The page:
Sunday, June 5, 2011

Revealed the keys that give rise to hierarchism in society

Sociologist Harkaitz Zubiri rejects that social status depends exclusively on individual merits, according to his Ph.D. defended in the University of Basque Country

In the words of sociologist Harkaitz Zubiri, it is currently accepted that social hierarchy is constructed of individual merits, but the reality is quite different. He thus rejects meritocracy. There is no equality in opportunities, nor neutrality in the rules of the game, nor objectivity in the parameters of evaluation, nor of justice; but paths carved out by persons under the effect of a context full of ups and downs. This is what Mr Zubiri argues in his PhD thesis, presented at the University of Basque Country and entitled, Ibilbide akademiko-profesionalak prekarizazio estratifikatuaren garaian. Meritokrazia auzitan (Academic-professional careers in times of stratified precariousness. Meritocracy questioned).

Mr Zubiri studied the mechanisms causing social discrimination. To this end, he carried out in-depth interviews with members of the public of about thirty years old from the Basque province of Gipuzkoa, placing emphasis on their academic-professional trajectories (APT). Concretely, he analysed four social organisations: the educational system, the family, the individual and employment. According to the researcher, these are four key factors for studying the APT of each person. Negotiations, the degree of conflict (either coherence or confrontation) and the relationships of power that exist, either within these four organisations or between them, condition these APT, as well as, consequently, the social status of each individual.

Education, the family, the individual

The PhD thesis shows that the educational system copies the social hierarchy. The overall number of potential students is heterogeneous, but the system homogenises and stratifies them. Thus, the school functions with efficacy for those who adapt to it, but discriminates against the rest. The researcher talks of social Darwinism. Moreover, the interviewees themselves give legitimacy to this discrimination: if an individual has difficulties in some sphere, he or she considers that they themselves are responsible for this. Thus, there exists great tolerance with respect to the competence-ergo-destiny discourse defended by the meritocracy.

The second key studied is the family, which has a big influence because, amongst other things, it chooses the school and takes on the role of the transference of knowledge and aspirations. Mr Zubiri states that the family can produce the future. For example, the progenitors tend to transmit to their children their social position as reference, and so the perception of being predestined can have more influence on the individual than academic results. However, the researcher stresses that this transmission is not always successful: the fact that the family has a strategy in concrete does not guarantee that it is capable of transmitting all the elements thereof to their descendents.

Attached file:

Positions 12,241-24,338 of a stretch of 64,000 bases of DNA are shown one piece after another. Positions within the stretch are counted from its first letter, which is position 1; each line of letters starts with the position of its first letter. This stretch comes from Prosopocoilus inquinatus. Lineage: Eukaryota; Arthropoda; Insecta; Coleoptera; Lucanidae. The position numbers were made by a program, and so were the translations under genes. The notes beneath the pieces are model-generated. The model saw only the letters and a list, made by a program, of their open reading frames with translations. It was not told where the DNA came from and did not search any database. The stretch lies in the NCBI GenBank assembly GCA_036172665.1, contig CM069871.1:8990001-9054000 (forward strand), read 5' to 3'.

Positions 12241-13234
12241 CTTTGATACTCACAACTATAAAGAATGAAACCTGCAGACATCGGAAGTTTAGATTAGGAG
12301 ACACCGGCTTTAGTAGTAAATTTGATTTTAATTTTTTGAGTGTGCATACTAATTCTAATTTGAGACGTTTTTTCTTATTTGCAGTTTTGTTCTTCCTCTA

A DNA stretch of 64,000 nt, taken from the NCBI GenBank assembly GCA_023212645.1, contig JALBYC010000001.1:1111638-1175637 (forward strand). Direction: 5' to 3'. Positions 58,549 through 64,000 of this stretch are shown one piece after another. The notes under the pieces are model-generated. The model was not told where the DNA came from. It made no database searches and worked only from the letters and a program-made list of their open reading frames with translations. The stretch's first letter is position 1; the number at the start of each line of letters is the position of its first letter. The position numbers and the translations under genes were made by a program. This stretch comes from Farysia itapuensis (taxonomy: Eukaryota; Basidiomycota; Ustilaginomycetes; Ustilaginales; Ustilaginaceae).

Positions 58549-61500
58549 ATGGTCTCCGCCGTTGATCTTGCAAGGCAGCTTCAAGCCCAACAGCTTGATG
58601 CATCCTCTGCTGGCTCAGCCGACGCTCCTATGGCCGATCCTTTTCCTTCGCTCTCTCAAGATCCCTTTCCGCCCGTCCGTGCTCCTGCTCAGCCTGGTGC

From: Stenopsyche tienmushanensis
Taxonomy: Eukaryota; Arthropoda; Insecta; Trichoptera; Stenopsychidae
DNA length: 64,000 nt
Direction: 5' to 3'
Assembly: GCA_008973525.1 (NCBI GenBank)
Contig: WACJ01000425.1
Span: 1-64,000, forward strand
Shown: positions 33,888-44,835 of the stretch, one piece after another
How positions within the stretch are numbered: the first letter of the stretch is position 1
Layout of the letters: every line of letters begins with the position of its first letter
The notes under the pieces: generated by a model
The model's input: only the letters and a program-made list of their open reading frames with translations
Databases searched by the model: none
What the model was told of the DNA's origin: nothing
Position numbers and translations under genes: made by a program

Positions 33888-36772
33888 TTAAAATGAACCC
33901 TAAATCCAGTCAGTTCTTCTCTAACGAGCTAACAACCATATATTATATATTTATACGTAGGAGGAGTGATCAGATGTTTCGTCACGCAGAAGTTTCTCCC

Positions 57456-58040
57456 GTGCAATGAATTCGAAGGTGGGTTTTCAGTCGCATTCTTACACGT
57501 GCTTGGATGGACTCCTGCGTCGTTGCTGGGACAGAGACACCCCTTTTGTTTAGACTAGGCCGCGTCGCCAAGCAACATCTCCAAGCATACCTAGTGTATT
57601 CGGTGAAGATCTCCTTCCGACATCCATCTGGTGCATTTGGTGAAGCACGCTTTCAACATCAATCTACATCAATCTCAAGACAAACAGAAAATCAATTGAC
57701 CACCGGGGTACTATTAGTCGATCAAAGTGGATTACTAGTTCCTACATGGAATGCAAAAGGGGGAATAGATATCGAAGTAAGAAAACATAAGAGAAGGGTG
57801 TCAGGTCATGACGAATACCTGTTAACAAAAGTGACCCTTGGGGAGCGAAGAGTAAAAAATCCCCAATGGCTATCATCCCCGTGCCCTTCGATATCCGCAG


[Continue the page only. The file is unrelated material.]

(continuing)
As regards the individual, the thesis holds that the key lies in the interpretation. As the researcher makes clear, the previously cited factors and a number of others, condition the individual, but does not precisely determine it; and he believes it important to make this distinction. There is active interpretation work going on by the individual in the processes that goes from the position arising from the conditions to the one that is finally taken and, thus, is where the opportunity to create is provided.

The culture of precariousness

As regards employment, the last key, Mr Zubiri explains that all those sharing the age group with the interviewees are prey to precariousness. In fact, beyond precariousness in employment, he makes mention of a culture of precariousness. He explains that precariousness is a generalised and stratified phenomenon; not only does it affect employment, but it has also extended to the family, to education and to other spheres.

The researcher explained that it is meritocracy that hides, precisely, behind the culture of precariousness. According to meritocracy, diversity or the difference between individuals becomes discrimination in the process of construction of APTs; as an excuse for hierarchising society. A large group of persons, full of singularities, are unified and stratified to create a social space and, thus, take possession of the whole richness produced by these persons. The culture of precariousness is a product of this.

So, how does each individual take up position within this social space? Mr Zubiri underlined the importance of economic, cultural, social and symbolic capital, as well as of gender and the language. But he reiterates that the key could be in the work of the active interpretation of each individual; a work of interpretation that is undertaken in the context marked out by the four, previously mentioned social organisations.

EurekAlert. 2011. "Revealed the keys that give rise to hierarchism in society". EurekAlert. Posted: May 23, 2011. Available online:

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